Paul Harvey – So God Made a Farmer
Did you know? There are over 2 million active and reserve military men and women working all around the world to protect and serve you today?
Here’s a shout out to the US Army, Navy, Air Force, Marines, Coast Guard, and National Guard, both active and reserve, for your work today and every day.
John Michael Montgomery – Letters from Home
Did you know? The greatest power ballad (don’t question me on this, just go with it) is also a working song?
Shout out to all of the traveling working men and women, whether you are musicians on the road for months on end, or weekly commuters away from home, this one’s for you.
Did you know? The average American worker works 47 hours per week.
Article: The 40 hour workweek is actually longer
Did you know? Country music used to be about the lives of people who grew up in rural America….
I learned a lot about how other people lived their lives from country music. I didn’t know what cotton picking was, but became interested due to this song. I never would have questioned what it was had it not been for Alabama. There’s not much harder farm work than cotton picking; the South’s wealth was largely built on cotton fields and poor people who scraped and scrimped every fluff of cotton to make ends meet.
And for all the families of long haul drivers.
Randy Owens (Alabama) – Roll On
An ode to working housewives everywhere. And yes, this is for the women out there. Sorry guys who stay home and raise the kids: you’ve got my respect, but you’ve never been in this position of pregnant and taking care of several children.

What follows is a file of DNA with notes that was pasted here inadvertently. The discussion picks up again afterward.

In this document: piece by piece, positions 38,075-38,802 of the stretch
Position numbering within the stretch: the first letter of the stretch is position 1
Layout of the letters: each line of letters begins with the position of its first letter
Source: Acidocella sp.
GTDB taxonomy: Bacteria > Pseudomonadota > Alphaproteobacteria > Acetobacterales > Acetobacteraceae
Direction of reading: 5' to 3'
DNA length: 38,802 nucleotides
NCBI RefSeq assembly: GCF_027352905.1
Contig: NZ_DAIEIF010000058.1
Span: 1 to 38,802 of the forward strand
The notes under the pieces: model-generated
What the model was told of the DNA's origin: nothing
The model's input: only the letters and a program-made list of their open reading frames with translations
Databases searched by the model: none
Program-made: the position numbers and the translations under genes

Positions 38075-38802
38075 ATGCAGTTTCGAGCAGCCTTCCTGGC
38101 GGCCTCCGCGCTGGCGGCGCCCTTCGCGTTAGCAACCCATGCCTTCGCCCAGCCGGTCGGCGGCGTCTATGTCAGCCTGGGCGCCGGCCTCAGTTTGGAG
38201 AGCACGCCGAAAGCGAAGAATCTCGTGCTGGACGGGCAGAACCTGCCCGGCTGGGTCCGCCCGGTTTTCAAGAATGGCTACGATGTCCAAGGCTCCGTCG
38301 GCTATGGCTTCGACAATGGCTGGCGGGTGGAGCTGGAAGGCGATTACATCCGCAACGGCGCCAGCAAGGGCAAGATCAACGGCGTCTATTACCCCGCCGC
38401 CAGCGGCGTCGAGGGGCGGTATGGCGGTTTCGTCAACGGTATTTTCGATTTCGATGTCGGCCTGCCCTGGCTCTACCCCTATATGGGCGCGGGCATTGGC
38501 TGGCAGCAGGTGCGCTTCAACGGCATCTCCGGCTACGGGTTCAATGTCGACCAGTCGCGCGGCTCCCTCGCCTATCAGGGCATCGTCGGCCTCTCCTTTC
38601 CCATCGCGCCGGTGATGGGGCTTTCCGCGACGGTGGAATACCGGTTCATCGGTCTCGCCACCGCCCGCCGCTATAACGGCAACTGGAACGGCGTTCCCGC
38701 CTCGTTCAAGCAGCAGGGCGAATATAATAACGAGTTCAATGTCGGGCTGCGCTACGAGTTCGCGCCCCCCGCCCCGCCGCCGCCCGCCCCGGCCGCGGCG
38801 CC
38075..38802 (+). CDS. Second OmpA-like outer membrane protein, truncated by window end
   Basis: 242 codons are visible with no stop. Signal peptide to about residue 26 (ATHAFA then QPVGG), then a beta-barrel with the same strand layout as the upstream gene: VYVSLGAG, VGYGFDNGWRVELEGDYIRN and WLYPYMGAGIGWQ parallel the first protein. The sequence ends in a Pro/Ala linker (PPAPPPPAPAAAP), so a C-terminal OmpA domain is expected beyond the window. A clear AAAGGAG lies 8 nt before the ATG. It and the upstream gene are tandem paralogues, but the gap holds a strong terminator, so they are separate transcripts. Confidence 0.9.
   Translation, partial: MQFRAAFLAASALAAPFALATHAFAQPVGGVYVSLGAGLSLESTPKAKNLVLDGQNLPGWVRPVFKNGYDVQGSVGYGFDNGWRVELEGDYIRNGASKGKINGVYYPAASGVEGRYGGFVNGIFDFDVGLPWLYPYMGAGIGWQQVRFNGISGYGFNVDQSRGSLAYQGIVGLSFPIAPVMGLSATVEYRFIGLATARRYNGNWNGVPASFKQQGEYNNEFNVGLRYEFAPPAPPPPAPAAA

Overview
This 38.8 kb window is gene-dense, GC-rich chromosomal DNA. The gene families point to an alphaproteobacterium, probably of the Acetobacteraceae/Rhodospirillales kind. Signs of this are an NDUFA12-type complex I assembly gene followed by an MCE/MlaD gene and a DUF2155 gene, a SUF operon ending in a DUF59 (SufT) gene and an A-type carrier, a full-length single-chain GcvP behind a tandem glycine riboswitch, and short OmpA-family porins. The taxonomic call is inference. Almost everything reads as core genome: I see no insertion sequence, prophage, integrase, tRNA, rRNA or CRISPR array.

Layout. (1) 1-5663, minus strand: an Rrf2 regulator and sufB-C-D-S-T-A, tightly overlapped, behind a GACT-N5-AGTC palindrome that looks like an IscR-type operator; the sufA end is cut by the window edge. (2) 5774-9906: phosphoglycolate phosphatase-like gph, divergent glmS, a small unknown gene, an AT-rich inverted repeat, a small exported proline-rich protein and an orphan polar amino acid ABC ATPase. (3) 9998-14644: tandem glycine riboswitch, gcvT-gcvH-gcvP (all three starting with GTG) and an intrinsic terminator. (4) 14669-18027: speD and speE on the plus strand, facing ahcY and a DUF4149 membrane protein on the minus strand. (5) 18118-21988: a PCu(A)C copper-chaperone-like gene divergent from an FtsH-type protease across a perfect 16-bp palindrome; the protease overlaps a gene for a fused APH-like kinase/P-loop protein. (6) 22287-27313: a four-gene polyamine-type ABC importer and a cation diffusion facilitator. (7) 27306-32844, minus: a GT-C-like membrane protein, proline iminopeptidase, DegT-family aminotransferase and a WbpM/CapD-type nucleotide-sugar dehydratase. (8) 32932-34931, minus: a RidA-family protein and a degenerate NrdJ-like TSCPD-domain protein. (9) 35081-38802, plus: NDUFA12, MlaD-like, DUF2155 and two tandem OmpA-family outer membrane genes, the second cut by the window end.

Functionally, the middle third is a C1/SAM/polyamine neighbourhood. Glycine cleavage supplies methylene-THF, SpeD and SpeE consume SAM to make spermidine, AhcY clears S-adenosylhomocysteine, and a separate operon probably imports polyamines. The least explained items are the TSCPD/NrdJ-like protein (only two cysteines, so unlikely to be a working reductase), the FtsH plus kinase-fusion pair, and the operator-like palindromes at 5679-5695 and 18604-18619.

BTW- Tony Waters, this is another Shel Silverstein classic.
Loretta Lynn – One’s on the Way
Happy Labor Day to you all!
Originally Posted at Ethnography.com, Septembe4 10, 2015.
Marianne Paiva, recovering paramedic and adrenaline junky who comes to Ethnography.com after 4 years driving ambulances very, very fast. When she gave up life in the fast lane, she decided to study paramedics instead, and wrote the book, Breathe: Essays from a Recovering Paramedic, which every trauma junky and ambulance chaser should buy multiple copies of from Amazon.com.
A professor told her after she finished her B.A. at Chico State in 1999 that she could study paramedics as a vocation, if not a living. This she has done off and on for ten years or so, while also teaching Introduction to Sociology, First Year Experience, Sociology of Stress, Population, Ethnicity and Nationalism, and other courses for California State University, Chico. On slow days in class, she wakes students up with stories about ambulances, and funny stories about freshmen. In her spare time, she gardens, tends to her children, and writes creative Facebook postings, and Ethnography.com blogs. You can connect with Marianne at her website www.mariannepaiva.com and also purchase her collection of essays here from Amazon.com. Marianne Paiva is a lecturer in the department of Sociology at California State University, Chico. Currently an inactive author, awaiting a poke with a sharp stick.